The following is an exchange between one of my students and I, broadly made on the topic of psychoanalytical approaches to film analysis. Her contribution attempts to describe and explore the nature of representations in Django unchained (Tarantino US 2012), which my response attempts to take these ideas in to the realm of how audiences engage with these representation and what I believe to be the true intended meanings of the film makers, based on the experience of their oeuvre.

Quentin Tarantino’s Django Unchained (US 2012) both entertains and unnerves the audience by placing America’s complex history with slavery at the centre of attention in the intense setting of the pre-civil war West. Tarantino juxtaposes his unique mix of humour and irony with the horrific contextual violence of the film in such a way that allows the viewer to not be overwhelmed by the film’s violence, or to be lead to a state of denial of the seriousness of the subject matter due to its comical tone.

By using characters that pursue their desires ruthlessly, Tarantino aims to make the viewers feel almost morally violated in order to convey the gravity of the subject of the film as it pertains to a particularly painful part of American history.

Sadism is a prevalent theme in this film and represents an ongoing feature of human nature. Therefore, Tarantino implies that no matter how far away from the present his characters may seem, their drives to succeed are ours as well, at least in an unconscious, repressed sense.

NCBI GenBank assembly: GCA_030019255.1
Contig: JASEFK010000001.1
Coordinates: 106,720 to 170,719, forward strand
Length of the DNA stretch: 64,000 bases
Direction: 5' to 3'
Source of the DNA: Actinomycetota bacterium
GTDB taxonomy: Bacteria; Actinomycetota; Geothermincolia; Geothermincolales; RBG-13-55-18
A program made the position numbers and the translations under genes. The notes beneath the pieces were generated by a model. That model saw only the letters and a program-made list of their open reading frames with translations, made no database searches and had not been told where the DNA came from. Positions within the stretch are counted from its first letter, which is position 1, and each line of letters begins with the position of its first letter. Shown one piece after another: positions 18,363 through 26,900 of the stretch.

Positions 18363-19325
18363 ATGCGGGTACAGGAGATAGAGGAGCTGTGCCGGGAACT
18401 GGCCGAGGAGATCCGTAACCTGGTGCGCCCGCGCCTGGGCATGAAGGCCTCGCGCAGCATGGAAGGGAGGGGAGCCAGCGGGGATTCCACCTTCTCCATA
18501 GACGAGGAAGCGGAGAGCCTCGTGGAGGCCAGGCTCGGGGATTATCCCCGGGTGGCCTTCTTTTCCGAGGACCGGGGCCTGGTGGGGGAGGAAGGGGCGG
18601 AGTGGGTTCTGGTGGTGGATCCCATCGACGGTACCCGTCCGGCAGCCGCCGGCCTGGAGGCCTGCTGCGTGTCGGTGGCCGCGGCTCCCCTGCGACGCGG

Tarantino also depicts society as trapped in a Darwinian state; human nature showing humans as only as capable of succeeding in life as their genetic makeup allows. An example of this can be seen in a rather disturbing scene of the film in which the cruel plantation owner, Calvin Candie, claims that all blacks are inherently submissive due to three depressed marks that somehow characterise the structure of their brainstem.

My response to this was as follows

I would say that Sadism is a motif rather than a theme, and reflects the ideas of institutionalised cruelty and conscious injustice. However, I think that what QT does in this film is to represent the cruelty and violence as cool and comic, and has thus made an exploitation film. There seems to be no pause for reflection on the injustices inflicted on African Americans nor the rather adolescent violent responses these motivate (violence without emotional or psychological consequence), which are futile within the historical context of this continuing episode of US (and world) history.
But it must be a little more sophisticated than this.

I think that by adopting his ubiquitous comic book approach in representing  violence QT has ‘positioned’ the audience cheering along with it. Not appalled enough by the institutional venality and cruelty of slavery nor shocked by the violent vengeance running counter to this.

I think if he has a point it is similar to Michael Haneke’s in “Funny Games” (Austria 1997). Where the audience is ‘positioned’ as complicit, through voyeuristic pleasures taken in the violence and cruelty, and thus implicated within the institution of slavery.

Although if this is the case I believe he’s been less successful than Haneke in this intention. He seems to fetishise the violent vengeance of the Django character without exploring the impact on his psyche, in a similar way that the original character from the Django exploitation films of the 1960’s (Django dir; Sergio Corbucci, Italy 1966 Italy) fetishised vengeful violence, from the sixties and to a lesser extent Sergio Leone’s ‘man with no name’.

This may have contemporary resonance in some instances of outrage at the apparent injustices against (stereotyped) African American youth in a predominantly white judicial system in the cases of Trayvon Martin in Florida and Michael Brown in Ferguson Missouri.